Five Wines From: Ben Mayo

Ben Mayo led a tasting of his wines recently at Nomacorc headquarters in North Carolina. For over a decade, Mayo has served as winemaker for Eberle Winery in Paso Robles, Calif. He’s used Nomacorc closures exclusively for many years—he likes their reliability and even oxygen transfer—and the tasting was designed to demonstrate how well his wines perform with age.

I asked Mayo if he’d ever had a complaint from a customer about his use of synthetic corks. Only once, he said: A customer had made a trivet from Nomacorc corks and was surprised when they melted under a hot casserole dish.

One wine at the tasting that day was particularly memorable—his 2003 Cabernet Sauvignon. The original price was about $75, and the few remaining bottles now sell for about $250. I can see why. The wine had been in bottle for a decade, but the cork was perfect and the wine felt incredibly fresh and vibrant, with deep red cherry elements, touches of fig and licorice, and a gentle, elegant body. It grew in complexity over the course of the half-hour tasting.

It was an honor to get to try an example of this rare vintage, and while I enjoy the technical talk at an industry tasting—with everyone swirling, sniffing, spitting, talking about French oak and residual sugar, brix and malolactic fermentation—it’s easy to forget that in the real world, most wine drinkers never discuss such characteristics. Sometimes even industry folks want to forget about technical characteristics and just sit down and drink a bottle of wine as the winemaker intended.

I asked Mayo to list five wines he’d tasted recently that had really resonated with him, wines he’d enjoyed with friends and family, over meals and special occasions, just as his customers enjoy his own. Here’s what he had to say:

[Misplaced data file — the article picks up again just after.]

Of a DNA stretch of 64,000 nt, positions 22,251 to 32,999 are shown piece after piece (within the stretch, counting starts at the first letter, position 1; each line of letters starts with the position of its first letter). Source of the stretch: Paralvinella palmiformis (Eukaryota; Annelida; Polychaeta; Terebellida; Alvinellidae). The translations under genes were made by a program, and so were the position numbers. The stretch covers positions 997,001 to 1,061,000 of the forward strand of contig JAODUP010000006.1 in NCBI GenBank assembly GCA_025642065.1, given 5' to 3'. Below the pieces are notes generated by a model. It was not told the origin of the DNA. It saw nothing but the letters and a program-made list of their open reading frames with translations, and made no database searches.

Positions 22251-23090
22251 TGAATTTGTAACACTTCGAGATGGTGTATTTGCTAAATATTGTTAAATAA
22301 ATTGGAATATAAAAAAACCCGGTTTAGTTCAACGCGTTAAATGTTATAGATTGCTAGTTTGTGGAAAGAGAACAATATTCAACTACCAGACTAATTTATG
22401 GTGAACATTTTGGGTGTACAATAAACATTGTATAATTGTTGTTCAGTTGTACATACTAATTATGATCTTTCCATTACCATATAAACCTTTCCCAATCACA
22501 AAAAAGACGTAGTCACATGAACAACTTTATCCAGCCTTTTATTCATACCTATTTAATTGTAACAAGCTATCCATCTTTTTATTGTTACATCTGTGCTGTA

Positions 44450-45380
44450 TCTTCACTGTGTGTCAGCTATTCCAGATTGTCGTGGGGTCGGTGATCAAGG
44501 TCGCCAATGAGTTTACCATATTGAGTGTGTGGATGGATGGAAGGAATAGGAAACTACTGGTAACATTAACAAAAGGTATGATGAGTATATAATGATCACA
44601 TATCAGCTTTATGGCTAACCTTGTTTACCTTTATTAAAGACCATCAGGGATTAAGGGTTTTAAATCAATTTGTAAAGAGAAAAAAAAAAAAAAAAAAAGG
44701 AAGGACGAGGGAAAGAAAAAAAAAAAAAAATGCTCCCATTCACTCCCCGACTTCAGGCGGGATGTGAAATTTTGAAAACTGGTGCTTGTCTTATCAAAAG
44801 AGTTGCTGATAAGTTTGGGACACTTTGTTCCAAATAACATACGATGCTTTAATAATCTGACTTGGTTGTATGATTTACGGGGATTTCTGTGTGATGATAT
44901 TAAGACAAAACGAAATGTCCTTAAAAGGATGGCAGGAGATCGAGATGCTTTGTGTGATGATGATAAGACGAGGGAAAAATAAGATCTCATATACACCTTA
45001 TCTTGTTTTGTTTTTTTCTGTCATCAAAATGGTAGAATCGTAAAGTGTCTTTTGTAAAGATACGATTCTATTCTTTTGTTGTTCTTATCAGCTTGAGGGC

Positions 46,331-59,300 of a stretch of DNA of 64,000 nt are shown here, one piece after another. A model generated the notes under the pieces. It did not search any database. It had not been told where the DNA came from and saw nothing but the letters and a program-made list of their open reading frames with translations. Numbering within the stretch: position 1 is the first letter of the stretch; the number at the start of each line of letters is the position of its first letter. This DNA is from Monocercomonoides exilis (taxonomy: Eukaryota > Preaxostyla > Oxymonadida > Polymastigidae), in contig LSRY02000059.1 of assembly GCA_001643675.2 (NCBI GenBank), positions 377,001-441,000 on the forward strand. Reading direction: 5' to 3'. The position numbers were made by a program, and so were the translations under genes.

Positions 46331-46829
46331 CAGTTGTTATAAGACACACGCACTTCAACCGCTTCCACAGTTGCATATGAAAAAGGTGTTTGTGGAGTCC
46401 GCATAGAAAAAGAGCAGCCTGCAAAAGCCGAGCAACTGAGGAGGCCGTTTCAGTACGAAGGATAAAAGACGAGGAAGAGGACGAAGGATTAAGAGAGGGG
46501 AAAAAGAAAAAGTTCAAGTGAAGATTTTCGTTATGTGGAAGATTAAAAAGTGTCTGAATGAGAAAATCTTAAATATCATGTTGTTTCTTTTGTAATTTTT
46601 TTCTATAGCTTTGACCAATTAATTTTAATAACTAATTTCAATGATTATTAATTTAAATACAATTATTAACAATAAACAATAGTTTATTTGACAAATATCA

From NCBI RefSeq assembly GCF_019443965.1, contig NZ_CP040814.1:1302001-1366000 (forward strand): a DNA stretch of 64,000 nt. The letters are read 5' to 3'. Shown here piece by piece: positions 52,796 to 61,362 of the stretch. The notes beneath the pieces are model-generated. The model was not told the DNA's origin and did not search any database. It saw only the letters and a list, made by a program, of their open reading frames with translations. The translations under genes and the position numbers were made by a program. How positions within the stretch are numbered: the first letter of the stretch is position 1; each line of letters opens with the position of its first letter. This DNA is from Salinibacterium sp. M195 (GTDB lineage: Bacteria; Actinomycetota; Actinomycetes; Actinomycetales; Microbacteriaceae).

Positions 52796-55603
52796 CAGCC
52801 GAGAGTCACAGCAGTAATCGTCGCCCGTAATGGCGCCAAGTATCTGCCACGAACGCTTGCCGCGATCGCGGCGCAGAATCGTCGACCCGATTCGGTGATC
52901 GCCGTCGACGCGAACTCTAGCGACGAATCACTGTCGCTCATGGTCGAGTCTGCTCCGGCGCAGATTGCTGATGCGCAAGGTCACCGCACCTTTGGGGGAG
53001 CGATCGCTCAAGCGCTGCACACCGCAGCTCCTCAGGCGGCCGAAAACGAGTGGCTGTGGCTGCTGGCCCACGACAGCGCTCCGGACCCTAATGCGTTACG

2009 William Harrison Cabernet Sauvignon
Rutherford, Napa Valley
87% Cabernet Sauvignon, 11% Petit Verdot, 2% Merlot
$55, 14.5% abv
“This wine has deep color with Rutherford dust on the nose. The lush, multilayered palate has a long finish and soft tannins.”

2009 Baker and Brain Syrah
Edna Valley
100% Syrah
$23, 14.9% abv
“Great cooler region Syrah; bright fruits and a full mid-palate. It went really well with lamb.”

2011 Wild Horse Pinot Noir “Cheval Sauvage”
Santa Maria Valley
100% Pinot Noir
$65, 14.5% abv
“What a wine at such a price! Layered flavors of cola and spice with essential Pinot fruit.”

2009 Château Dutruch Grand Poujeaux
Moulis-en-Medoc, Bordeaux
54% Merlot, 42% Cabernet Sauvignon, 4% Petit Verdot
$35, 13% abv
“A real classic at a great price. Great now but will age nicely.”

2009 Williams Selyem Pinot Noir “Westside Road Neighbors”
Russian River Valley
100% Pinot Noir
$100, 14.2% abv
“On my Dad’s birthday last month we drank a wonderful bottle of William Selyem Pinot. It’s my go-to Pinot from the Russian River if I am feeling spend-y. Fantastic fruit, great balance. The definition of American Pinot Noir.”

About the Author

A lifelong resident of Memphis, Tennessee, Ben Carter has been writing about wine and food online since 2005. Starting at his blog, Benito’s Wine Reviews, he has also written for Serious Eats, Snooth, Palate Press, and has been featured in the Wall Street Journal. During the day, he works in quality assurance for a major corporation.

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